Fourth Quarter Expenditure Report: briefing by the Department of Basic Education

Standing Committee on Appropriations

15 August 2011
Chairperson: Mr E Sogoni (ANC)
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Meeting Summary

The Department of Basic Education was called by the Standing Committee on Appropriations to explain the high levels of under spending in the department. Senior officials from the Department attended the meeting, but the Director-General was not present, as he had to host a delegation from the United Nations Educational, Scientific and Cultural Organisation. The Director-General’s absence caused some consternation amongst the Committee as many MPs were displeased that he was not there.

The Acting Chief Financial Officer made a presentation to the Committee and provided reasons for under spending. The figures showed that expenditure, as a percentage of the final appropriation across all programmes was 89.4%. The highest percentage of spending achieved was 99.9% on social responsibility and the lowest, 54.7% was spent on Curriculum Policy, Support and Monitoring.

Expenditure as a percentage of the final appropriation was 94.5% on compensation of employees, 100% on examiners and moderators, 100% on transfers to public entities, 99.6% on conditional grants, 53.2% on earmarked funds, 97.9% on departmental operations, 82.2% on projects and 91.5% on other transfers.


The Department explained the under-spending by categorising it according to the different programmes. Under programme 1: Administration, the under-expenditure was due to vacant positions and savings on the transfer of payments to UNESCO as a result of the favourable exchange rate.  Under spending in programme 2: Curriculum Policy, Support and Monitoring was due to withholding of funds in respect of the Technical Secondary School Recapitalisation conditional grant to Eastern Cape, Limpopo and Mpumalanga

. Under spending was also as a result of savings incurred on the Workbooks project. An in-house service was utilised for the development, layout and design of the workbooks. A saving of an estimated R400 million were realised excluding commitments for the printing and delivery of Book 2.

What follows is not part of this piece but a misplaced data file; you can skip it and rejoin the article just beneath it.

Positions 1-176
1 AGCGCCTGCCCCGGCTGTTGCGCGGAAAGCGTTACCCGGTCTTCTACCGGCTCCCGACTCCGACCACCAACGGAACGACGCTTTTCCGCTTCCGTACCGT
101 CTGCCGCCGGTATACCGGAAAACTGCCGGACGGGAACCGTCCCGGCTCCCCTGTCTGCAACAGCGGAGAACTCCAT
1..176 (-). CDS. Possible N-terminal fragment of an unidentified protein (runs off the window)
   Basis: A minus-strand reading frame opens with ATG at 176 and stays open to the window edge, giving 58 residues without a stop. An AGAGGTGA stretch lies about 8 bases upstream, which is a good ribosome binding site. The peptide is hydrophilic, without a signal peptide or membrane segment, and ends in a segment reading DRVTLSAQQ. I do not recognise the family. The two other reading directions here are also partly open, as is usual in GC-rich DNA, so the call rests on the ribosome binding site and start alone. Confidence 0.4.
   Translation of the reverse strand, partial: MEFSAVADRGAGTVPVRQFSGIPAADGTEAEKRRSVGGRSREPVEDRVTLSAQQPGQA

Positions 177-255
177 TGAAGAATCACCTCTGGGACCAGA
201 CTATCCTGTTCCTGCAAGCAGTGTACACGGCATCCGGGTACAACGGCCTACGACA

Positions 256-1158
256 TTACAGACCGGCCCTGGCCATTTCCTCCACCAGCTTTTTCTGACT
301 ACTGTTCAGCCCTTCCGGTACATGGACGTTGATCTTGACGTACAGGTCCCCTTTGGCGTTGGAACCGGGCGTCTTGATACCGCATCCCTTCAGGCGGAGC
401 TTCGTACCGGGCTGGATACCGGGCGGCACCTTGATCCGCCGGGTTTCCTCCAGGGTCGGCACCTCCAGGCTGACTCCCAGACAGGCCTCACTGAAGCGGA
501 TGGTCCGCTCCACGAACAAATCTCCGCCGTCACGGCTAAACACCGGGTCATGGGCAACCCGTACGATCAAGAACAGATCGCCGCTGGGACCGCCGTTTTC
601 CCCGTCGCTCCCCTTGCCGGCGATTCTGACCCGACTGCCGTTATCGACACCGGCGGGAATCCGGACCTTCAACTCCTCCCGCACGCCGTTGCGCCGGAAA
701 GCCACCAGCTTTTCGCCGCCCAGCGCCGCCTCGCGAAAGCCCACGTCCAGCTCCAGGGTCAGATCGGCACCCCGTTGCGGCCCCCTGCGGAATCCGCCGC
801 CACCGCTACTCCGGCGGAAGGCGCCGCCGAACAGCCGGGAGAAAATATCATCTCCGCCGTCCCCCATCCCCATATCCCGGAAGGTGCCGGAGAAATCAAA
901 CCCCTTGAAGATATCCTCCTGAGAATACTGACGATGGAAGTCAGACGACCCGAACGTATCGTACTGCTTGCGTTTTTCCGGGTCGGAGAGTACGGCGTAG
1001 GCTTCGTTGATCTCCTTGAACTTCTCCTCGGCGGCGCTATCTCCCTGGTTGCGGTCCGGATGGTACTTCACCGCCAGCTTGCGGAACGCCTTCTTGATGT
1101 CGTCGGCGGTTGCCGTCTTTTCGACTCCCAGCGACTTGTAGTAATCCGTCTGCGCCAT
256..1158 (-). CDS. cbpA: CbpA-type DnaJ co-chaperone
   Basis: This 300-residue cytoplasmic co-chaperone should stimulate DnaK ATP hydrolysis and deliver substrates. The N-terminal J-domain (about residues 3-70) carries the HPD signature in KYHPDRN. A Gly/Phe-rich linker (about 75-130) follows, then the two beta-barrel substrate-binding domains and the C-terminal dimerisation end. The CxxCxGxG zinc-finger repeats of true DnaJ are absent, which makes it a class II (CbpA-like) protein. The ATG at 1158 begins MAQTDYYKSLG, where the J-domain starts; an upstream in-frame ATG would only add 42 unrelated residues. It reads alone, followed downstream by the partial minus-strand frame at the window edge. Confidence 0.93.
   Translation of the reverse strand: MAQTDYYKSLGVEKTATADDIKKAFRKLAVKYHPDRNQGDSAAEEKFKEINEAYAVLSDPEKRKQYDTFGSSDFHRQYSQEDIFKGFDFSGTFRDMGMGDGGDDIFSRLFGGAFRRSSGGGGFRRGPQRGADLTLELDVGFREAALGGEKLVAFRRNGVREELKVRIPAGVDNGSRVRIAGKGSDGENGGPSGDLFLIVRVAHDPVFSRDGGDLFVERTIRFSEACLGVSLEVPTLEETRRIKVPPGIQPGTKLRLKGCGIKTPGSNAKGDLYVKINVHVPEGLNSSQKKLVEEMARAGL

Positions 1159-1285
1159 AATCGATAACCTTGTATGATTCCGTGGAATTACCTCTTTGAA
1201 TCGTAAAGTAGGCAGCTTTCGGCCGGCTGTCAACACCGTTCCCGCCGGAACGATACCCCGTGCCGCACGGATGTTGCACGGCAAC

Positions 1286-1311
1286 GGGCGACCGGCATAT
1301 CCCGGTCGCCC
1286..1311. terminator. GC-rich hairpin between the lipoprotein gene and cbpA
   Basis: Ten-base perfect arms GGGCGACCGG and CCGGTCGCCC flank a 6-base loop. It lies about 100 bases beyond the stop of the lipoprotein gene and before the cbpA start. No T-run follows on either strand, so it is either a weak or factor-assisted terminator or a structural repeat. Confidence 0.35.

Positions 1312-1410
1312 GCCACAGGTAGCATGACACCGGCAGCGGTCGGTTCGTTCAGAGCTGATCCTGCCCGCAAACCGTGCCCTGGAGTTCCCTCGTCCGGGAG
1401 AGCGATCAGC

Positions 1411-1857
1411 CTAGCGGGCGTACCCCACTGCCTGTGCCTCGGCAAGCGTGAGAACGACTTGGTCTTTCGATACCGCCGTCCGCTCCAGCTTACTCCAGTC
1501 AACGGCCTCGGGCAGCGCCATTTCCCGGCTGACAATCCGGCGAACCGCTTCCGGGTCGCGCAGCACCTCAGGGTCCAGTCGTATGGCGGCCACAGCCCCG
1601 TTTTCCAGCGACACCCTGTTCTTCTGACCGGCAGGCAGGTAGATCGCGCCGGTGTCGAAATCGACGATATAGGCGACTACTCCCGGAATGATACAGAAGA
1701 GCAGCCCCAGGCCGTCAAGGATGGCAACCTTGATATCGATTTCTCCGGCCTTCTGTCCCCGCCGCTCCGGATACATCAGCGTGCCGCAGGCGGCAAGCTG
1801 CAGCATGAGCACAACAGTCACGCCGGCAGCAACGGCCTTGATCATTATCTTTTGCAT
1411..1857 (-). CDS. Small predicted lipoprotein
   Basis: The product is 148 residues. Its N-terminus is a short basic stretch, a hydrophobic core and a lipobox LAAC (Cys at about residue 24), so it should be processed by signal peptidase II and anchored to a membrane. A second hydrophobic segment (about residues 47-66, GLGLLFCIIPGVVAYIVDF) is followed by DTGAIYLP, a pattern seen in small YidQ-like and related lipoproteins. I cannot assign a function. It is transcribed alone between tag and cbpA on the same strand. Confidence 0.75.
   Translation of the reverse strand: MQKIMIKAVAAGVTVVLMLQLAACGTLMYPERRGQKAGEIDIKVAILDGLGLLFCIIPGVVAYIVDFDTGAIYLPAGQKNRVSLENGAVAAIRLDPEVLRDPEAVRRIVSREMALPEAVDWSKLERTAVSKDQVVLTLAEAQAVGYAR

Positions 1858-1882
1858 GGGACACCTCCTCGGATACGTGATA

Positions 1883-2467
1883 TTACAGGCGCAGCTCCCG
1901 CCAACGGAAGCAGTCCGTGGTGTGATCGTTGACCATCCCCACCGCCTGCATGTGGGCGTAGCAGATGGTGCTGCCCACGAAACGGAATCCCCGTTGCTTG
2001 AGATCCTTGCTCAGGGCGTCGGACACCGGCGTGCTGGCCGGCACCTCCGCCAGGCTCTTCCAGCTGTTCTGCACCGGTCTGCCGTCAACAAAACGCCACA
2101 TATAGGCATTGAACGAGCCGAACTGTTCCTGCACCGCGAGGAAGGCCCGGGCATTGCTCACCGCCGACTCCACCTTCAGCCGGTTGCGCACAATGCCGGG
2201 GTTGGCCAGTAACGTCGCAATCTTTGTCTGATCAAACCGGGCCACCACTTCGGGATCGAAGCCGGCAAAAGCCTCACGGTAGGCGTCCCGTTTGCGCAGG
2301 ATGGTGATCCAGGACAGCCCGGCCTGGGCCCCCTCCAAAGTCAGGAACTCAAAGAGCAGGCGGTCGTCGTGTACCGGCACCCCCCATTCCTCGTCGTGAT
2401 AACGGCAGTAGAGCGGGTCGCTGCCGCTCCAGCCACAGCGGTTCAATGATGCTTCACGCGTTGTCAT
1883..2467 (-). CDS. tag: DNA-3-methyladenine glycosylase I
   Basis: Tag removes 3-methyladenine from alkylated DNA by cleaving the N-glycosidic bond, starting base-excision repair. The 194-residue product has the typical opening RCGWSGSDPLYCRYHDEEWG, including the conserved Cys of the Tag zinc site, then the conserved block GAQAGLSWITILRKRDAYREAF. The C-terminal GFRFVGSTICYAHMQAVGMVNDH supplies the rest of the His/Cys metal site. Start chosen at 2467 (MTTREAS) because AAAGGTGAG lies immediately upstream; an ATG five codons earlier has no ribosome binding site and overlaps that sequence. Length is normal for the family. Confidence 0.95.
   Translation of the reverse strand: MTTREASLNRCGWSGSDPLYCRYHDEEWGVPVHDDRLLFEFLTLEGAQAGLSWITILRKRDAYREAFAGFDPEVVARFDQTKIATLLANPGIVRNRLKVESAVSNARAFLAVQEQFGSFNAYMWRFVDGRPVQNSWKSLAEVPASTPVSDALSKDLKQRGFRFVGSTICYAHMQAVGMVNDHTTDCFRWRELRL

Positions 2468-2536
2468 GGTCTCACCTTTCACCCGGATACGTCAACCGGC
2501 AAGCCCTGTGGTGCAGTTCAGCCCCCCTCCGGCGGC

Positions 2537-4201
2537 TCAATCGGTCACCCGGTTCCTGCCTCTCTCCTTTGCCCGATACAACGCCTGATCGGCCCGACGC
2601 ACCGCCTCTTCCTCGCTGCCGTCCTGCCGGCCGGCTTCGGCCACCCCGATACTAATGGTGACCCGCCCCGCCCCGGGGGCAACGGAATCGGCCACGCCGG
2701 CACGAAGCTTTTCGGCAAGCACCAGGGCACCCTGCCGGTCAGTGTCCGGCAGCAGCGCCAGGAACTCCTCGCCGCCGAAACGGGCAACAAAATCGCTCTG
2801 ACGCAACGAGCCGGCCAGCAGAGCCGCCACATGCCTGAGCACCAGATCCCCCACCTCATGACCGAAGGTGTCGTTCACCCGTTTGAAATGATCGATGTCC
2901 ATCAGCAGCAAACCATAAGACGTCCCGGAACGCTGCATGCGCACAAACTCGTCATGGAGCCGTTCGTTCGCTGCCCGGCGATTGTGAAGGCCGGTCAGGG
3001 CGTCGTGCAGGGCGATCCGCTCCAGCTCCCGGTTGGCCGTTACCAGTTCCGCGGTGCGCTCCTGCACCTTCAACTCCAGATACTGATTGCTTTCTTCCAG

The Committee was dissatisfied with the presentation. Members argued that the presentation was sketchy and needed greater details. They were also unsatisfied with some of the reasons provided and were concerned the budget was not properly researched and this illustrated bad planning on the part of the Department. Other maters raised pertained to unfilled posts, the technical secondary school grant and the capacity of the Department to develop books for more grades.




 

Meeting report

Opening Remarks by the Chairperson
The Chairperson welcomed the representatives from the Department of Basic Education. He further noted that the Director General was unable to attend the meeting as he was hosting a delegation from the United Nations Educational, Scientific and Cultural Organisation (UNESCO).

The Chairperson expressed concern that the Department had not appointed a permanent Chief Financial Officer (CFO). Consequently, he advised the Department to address this and other Human Resources issues. According to the Public Service Act an “acting” position could not be held for more than six months.

The Chairperson further noted that the Department was invited to meet with the Committee because of under-expenditure, which was more than 10%. The committee was concerned that the Department of Basic Education (DBE) was under-spending in important areas such as curriculum monitoring and support, workbooks and infrastructure. He reiterated that education is a priority area of the government and that limited resources must be utilised effectively and efficiently.

Presentation by the Department of Basic Education (DBE)

Ms Ntetsa Mofalekoa, Acting Chief Financial Officer, Department of Basic Education, walked the Committee through the figures, which showed that expenditure, as a percentage of the final appropriation across all programmes was 89.4%. The highest percentage of spending achieved was 99.9% on social responsibility and the lowest, 54.7% was spent on Curriculum Policy, Support and Monitoring.